Wednesday, May 6, 2015

Your Book. Your Business 3

Your book. Your Business.


We’ve been doing this series of business things, mostly on contract details that are often overlooked. Now, I’d like to talk to you about the author community. (Since my assistant reminded me to blog! Flu is running through my family in a very strange manner! I'm exhausted, so bear with me, and hopefully, you'll understand what I'm saying.)


Your author friends can be some of the best friends you’ll ever find. However, sometimes, there is a snake in the grass. He/she may be seen as someone grand, but, if you do research, you may find a lot of things wrong with what they’ve told you. Others, who don’t want to see or who drink the koolaid won’t see it until it’s too late. Sometimes, even then, they can’t see it.


So what do you do when you have two opposing sides? Mostly, I recommend staying out of it. The community is a large one. However, there are times, when you must pick a side for your own conscience. Even then, I’d go with class. Be forthright in your opinions. Share sites that you found your information on, copies of legalities, screen shots, etc. as needed, but try to keep your opinion professional, regardless of how angry you are at the time.


How many times did we see backlash for authors rioting with readers? Or, let’s take it to the TV Realm for a bit. Who has seen Chef Ramsay’s Kitchen Nightmares (trademarks, etc. I’m not claiming any affiliation for or to them. This is used in fair use policy as an icon to deliver a point.)? The one with the ABC Baking Company? The people who went absolutely beserk on national social media? Even international? Just for the record, I want to be famous, but not in that way!

If you push people far enough, claim contracts say this when legally, they don’t say any such thing, you’re going to start looking like that. And while you may have your Sammy in your corner, well… think of how he comes off? Brute, bullish, and not very nice. He’s been eating’ Amy’s sauce too long…ie, drinking her Koolaid ;)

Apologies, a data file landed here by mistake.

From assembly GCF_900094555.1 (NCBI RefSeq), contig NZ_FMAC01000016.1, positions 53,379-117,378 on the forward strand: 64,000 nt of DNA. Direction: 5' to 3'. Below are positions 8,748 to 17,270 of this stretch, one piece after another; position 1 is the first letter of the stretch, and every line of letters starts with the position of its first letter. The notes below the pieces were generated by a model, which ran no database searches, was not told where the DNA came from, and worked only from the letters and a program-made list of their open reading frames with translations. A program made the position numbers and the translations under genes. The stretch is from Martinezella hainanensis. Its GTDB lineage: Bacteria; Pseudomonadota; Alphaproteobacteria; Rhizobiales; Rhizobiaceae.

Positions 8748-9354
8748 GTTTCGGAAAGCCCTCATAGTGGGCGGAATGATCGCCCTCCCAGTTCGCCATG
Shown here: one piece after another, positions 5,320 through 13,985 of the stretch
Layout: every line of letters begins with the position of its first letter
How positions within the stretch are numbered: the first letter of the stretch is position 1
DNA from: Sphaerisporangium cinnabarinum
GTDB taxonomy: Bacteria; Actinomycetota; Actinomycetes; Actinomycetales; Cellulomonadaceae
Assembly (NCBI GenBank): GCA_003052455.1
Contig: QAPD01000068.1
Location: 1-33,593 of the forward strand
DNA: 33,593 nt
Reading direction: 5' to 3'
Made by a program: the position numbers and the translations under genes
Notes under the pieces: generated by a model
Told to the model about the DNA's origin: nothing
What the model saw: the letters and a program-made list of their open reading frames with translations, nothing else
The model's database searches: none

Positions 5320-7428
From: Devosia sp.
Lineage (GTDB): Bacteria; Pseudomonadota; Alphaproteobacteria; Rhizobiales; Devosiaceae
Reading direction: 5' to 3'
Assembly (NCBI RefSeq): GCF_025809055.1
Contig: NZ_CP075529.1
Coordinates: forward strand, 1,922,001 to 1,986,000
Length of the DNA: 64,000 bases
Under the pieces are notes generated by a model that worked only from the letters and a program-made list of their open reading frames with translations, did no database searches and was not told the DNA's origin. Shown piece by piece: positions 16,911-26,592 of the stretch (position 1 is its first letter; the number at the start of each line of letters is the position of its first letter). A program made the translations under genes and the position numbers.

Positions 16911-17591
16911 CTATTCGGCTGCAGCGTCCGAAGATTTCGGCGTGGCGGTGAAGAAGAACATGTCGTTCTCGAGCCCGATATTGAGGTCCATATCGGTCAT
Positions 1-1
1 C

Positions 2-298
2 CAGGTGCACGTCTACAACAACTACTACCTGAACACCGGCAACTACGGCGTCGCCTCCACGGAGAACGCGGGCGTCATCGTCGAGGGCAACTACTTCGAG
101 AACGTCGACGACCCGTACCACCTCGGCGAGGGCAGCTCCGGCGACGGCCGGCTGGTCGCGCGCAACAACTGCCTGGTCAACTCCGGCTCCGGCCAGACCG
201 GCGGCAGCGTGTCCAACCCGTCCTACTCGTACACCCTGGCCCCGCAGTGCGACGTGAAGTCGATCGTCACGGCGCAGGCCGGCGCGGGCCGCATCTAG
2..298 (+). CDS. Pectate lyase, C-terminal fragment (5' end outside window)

I have said things I regret. We all do. But, when it’s in the community, be extra careful. One, you don’t know who’s going to say what where, or, if you give an opinion in confidence, who that person may tell, or who will choose a person in another country over a longstanding friendship with you to be that spy or to give away your confidence. You don’t know who will turn down a friendship as close as sisters for a business or a person not worthy of the trust or loss of friends. You don’t know when it will come back to bite you in the a$$. You just don’t know.


While you don’t have to be a sheep and bleat all the latest fads, neither can you burn your bridges with bad manners and back stabbing because you never know when you will need that bridge to cross to a new level, and instead, are stuck. If you’re lucky, the material will still be there to build the bridge. But, if you wait too long, the materials will rot away into the landscape, or be swept away in an ocean of moving on with people who aren’t stuck on stupid or back stabbing you when you’re not looking.


In your social media contacts, marketing, ads, etc., be someone you can be proud of. Be someone whom the readers are going to flock to. Don’t become angry and sullen and hateful because you’re upset about something. Remember, the authors/readers/publishers will hear about it at some point, and you need to be able to honestly say you weren’t the one who started stuff, but you’ll finish it.


Er, I mean, don’t take stuff lying down, but don’t make a public debacle that will make the readers turn from you. Even if you’re right. Find the middle ground of sticking up for yourself, but not letting drama queens make you look bad for their bad behaviour and having their cronies come in and attack you too. Just, stand the high ground. Like Obe Wan in Star Wars. You’ll win on the high ground. You may lose friends you cared about more than yourself, but at least you didn’t compromise your moral standards and droop to their level of defending what they have no clue of which they speak, or of a free for all name calling douchebaggery.

Keep it classy. Keep it real. After all, it’s your book, your business.

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